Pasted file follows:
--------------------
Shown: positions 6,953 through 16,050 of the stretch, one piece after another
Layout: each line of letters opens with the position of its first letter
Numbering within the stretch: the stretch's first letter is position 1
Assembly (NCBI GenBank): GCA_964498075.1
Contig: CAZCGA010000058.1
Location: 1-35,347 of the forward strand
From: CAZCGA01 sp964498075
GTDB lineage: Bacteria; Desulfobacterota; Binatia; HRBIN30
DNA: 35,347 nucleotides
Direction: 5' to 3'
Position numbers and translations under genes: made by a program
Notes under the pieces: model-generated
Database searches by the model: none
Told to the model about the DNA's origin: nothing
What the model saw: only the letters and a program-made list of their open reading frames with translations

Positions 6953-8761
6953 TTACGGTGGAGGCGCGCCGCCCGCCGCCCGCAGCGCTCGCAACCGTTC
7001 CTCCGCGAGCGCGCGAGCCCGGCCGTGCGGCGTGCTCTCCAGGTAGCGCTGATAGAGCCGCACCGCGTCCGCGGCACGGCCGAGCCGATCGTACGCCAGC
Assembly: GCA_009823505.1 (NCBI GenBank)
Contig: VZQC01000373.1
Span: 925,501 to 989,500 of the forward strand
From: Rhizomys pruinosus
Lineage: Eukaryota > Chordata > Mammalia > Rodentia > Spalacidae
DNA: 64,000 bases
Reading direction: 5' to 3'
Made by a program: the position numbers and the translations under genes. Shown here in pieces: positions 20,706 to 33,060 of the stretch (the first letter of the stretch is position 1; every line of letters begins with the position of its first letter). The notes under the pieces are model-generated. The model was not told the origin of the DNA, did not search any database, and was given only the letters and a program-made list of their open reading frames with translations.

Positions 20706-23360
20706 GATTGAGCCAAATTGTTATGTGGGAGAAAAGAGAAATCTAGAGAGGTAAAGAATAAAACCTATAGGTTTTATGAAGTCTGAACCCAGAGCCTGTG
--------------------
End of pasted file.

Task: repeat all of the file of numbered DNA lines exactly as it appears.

Shown: positions 6,953 through 16,050 of the stretch, one piece after another
Layout: each line of letters opens with the position of its first letter
Numbering within the stretch: the stretch's first letter is position 1
Assembly (NCBI GenBank): GCA_964498075.1
Contig: CAZCGA010000058.1
Location: 1-35,347 of the forward strand
From: CAZCGA01 sp964498075
GTDB lineage: Bacteria; Desulfobacterota; Binatia; HRBIN30
DNA: 35,347 nucleotides
Direction: 5' to 3'
Position numbers and translations under genes: made by a program
Notes under the pieces: model-generated
Database searches by the model: none
Told to the model about the DNA's origin: nothing
What the model saw: only the letters and a program-made list of their open reading frames with translations

Positions 6953-8761
6953 TTACGGTGGAGGCGCGCCGCCCGCCGCCCGCAGCGCTCGCAACCGTTC
7001 CTCCGCGAGCGCGCGAGCCCGGCCGTGCGGCGTGCTCTCCAGGTAGCGCTGATAGAGCCGCACCGCGTCCGCGGCACGGCCGAGCCGATCGTACGCCAGC
Assembly: GCA_009823505.1 (NCBI GenBank)
Contig: VZQC01000373.1
Span: 925,501 to 989,500 of the forward strand
From: Rhizomys pruinosus
Lineage: Eukaryota > Chordata > Mammalia > Rodentia > Spalacidae
DNA: 64,000 bases
Reading direction: 5' to 3'
Made by a program: the position numbers and the translations under genes. Shown here in pieces: positions 20,706 to 33,060 of the stretch (the first letter of the stretch is position 1; every line of letters begins with the position of its first letter). The notes under the pieces are model-generated. The model was not told the origin of the DNA, did not search any database, and was given only the letters and a program-made list of their open reading frames with translations.

Positions 20706-23360
20706 GATTGAGCCAAATTGTTATGTGGGAGAAAAGAGAAATCTAGAGAGGTAAAGAATAAAACCTATAGGTTTTATGAAGTCTGAACCCAGAGCCTGTG